Pariah or partner? What Biden's visit could mean for US-Saudi ties

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7 min read
07 June, 2022
Analysis: The White House has assessed that the potential benefits of meeting Mohammed bin Salman in Saudi Arabia now outweigh any moral costs.

At a Democratic primary debate in 2019, Joe Biden addressed the murder of Jamal Khashoggi and the war in Yemen by vowing to turn Saudi Arabia into a “pariah”.

He was addressing his constituents in the Democratic Party. Among American liberals, anti-Saudi sentiments rose largely due to Donald Trump’s close ties to Riyadh’s leadership and moral outrage surrounding the Khashoggi case.

All that made the then-presidential hopeful’s Saudi-bashing rhetoric popular among many voters who helped him defeat Trump the following year.  

Yet no realistic analyst at the time genuinely believed that Biden, if elected, would try to transform this longstanding US partner into anything closely resembling a ‘pariah’.

"Team Biden wants to work with hydrocarbon-rich Arab states to bring about concerted international action which can reduce oil prices. There's no getting around the fact that this requires working with Riyadh"

On 2 June the New York Times reported that Biden would travel to Saudi Arabia later this month and meet with Crown Prince Mohammed bin Salman (MBS).

But soon after, Biden’s administration announced that his visit to the Kingdom would instead occur next month. Despite this confusion, the White House has assessed that the potential benefits of meeting MBS now outweigh any moral costs.

Facing some backlash for being seen as abandoning his campaign pledge, Biden defended his anticipated meeting with MBS. He said this visit would help “bring more stability and peace in the Middle East”.

Courtney Freer, a fellow at Emory University, explained to The New Arab how team Biden will sell this visit as important to Middle Eastern stability and the interests of American energy consumers.

“You’ve seen some language from the Biden administration praising the Saudi role in extending the ceasefire in Yemen,” she said.

“So they can basically market this as a visit that’s much more about regional peace and security as well as about helping American consumers than about welcoming Saudi Arabia into the fold in any broader way than that.”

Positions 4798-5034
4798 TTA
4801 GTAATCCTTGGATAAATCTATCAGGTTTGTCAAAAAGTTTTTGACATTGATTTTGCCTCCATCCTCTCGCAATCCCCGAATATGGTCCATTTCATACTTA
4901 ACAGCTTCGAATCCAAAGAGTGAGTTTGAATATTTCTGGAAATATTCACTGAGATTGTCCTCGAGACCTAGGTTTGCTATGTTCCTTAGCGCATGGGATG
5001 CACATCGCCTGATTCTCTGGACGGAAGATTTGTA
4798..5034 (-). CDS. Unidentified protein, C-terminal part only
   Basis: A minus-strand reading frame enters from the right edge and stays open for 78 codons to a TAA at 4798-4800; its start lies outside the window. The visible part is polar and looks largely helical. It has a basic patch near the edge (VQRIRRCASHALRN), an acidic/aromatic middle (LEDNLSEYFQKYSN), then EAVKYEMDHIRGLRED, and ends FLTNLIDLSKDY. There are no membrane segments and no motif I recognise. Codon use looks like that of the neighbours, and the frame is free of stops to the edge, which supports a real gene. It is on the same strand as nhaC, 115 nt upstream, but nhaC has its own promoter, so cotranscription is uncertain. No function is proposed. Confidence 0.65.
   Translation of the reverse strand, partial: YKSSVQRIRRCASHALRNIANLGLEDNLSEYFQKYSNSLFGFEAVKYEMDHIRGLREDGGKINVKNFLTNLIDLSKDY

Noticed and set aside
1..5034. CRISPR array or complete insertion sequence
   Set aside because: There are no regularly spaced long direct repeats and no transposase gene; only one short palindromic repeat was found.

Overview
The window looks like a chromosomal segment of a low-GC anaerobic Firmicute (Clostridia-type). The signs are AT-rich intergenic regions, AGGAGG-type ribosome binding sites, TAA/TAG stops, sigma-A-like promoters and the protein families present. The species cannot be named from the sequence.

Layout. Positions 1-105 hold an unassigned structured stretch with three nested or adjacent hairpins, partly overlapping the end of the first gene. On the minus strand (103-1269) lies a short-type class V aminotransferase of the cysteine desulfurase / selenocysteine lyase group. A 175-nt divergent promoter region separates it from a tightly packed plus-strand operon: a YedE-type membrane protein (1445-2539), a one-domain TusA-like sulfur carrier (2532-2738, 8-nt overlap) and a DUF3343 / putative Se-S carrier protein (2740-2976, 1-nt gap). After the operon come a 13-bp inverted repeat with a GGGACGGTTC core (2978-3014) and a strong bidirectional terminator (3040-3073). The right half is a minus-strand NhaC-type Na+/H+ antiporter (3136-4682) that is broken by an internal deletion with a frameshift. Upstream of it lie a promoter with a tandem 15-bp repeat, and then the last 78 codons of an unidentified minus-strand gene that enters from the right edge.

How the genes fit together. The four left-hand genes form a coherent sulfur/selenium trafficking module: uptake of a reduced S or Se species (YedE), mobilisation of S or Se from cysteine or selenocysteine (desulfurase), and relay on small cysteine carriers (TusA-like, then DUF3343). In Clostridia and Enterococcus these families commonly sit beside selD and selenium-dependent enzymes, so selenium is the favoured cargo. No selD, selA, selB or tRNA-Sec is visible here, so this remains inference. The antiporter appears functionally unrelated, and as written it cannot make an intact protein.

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A host of developments in global affairs - chiefly the Russian-Ukrainian war -and US domestic politics have been favourable to MBS and his standing with Biden.

“The international environment is fast-moving, fast operating…it’s very volatile,” Andreas Krieg, an associate professor at the School of Security Studies at King’s College London, told TNA.

“We’re now in a new war, a new crisis. The Khashoggi [murder] might not be forgotten but it’s very low ranking in terms of priorities in the White House. So, it’s not surprising that he’s undermining his own campaign pledge in this respect.”

Caroline Rose, a senior analyst and head of the Power Vacuums programme at the New Lines Institute for Strategy and Policy, pointed out that “the elephant in the room of course is the fact that the Biden administration is shifting its previous tactic of icing Saudi Arabia out due to its commitment to a more serious human rights agenda - a risk for the administration”.

She added, however, that “amidst regional wavering and proclivity to Russia, combined with concern over stalled JCPOA negotiations with Iran, it appears that the US is willing to turn a page with Riyadh”.

Team Biden wants to work with hydrocarbon-rich Arab states to bring about concerted international action which can reduce oil prices. There’s no getting around the fact that this requires working with Riyadh.

With Democrats facing a difficult midterm election this November, Saudi officials realise that high gas prices in America constitute a major political liability.

Biden
Facing some backlash for being seen as abandoning his campaign pledge, Biden has defended his anticipated meeting with MBS. [Getty]

“The economy is always a key indicator of where a president and administration are going. The indicators at the moment don’t look good for the Democrats and Biden. He needs a win,” explained Krieg.

“Reaching out to MBS and getting any sort of a concession from the Saudis on energy is probably the greatest achievement that Biden can make at this point despite the fact that there are some people who’ll criticise him, and rightly so, for not putting pressure on MBS.”